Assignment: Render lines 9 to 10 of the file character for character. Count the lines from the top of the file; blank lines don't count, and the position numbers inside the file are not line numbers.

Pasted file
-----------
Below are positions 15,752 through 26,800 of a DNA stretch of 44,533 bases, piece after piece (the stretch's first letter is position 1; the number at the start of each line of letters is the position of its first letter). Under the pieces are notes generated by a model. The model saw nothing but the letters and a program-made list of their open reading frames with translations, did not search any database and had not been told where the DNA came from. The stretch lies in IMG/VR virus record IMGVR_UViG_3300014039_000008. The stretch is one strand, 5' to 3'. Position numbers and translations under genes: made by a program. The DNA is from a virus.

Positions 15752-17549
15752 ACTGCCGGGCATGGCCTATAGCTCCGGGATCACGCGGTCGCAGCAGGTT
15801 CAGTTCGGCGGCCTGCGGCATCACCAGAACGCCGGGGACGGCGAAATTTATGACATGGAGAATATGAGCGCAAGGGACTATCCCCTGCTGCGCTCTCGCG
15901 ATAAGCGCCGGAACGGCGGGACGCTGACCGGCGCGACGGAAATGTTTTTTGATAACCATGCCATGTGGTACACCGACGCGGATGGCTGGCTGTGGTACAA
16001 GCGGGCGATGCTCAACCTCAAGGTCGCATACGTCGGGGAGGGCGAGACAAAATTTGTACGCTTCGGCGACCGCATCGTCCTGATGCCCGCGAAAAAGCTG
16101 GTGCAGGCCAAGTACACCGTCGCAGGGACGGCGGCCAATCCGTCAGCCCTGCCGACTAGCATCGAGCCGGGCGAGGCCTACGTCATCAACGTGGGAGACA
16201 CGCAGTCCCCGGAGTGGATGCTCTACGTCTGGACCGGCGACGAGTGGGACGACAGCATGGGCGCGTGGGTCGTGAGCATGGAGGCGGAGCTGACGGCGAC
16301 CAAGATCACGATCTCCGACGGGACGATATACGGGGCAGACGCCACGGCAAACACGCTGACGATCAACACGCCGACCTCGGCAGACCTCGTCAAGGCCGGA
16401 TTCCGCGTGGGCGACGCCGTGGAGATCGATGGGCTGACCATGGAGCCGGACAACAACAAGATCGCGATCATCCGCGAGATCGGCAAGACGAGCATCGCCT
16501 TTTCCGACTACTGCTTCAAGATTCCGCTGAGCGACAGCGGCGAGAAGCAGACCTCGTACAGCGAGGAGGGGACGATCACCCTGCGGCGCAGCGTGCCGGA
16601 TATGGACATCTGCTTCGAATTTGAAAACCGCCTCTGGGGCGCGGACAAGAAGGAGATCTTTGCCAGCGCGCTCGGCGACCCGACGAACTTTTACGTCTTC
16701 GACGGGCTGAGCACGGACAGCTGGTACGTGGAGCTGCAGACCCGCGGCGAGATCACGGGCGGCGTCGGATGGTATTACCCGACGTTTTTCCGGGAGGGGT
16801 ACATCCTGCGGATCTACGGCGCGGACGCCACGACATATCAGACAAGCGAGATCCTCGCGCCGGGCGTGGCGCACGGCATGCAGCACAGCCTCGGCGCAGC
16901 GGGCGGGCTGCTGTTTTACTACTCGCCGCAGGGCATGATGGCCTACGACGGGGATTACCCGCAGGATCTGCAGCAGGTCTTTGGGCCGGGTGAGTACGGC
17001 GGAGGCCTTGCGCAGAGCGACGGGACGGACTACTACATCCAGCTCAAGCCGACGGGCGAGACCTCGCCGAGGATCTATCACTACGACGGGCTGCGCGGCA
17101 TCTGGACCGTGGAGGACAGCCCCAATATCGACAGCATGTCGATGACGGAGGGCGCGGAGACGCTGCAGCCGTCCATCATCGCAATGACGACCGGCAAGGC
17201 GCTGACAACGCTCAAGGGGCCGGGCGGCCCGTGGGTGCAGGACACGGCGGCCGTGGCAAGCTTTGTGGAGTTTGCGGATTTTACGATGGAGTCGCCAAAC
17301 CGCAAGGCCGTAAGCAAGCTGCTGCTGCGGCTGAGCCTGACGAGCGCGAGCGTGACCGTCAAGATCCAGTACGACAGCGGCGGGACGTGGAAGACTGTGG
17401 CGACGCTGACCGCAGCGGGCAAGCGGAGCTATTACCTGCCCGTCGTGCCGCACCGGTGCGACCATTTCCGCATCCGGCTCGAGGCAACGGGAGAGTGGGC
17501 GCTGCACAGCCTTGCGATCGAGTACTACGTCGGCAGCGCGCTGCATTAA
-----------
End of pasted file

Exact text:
16301 CAAGATCACGATCTCCGACGGGACGATATACGGGGCAGACGCCACGGCAAACACGCTGACGATCAACACGCCGACCTCGGCAGACCTCGTCAAGGCCGGA
16401 TTCCGCGTGGGCGACGCCGTGGAGATCGATGGGCTGACCATGGAGCCGGACAACAACAAGATCGCGATCATCCGCGAGATCGGCAAGACGAGCATCGCCT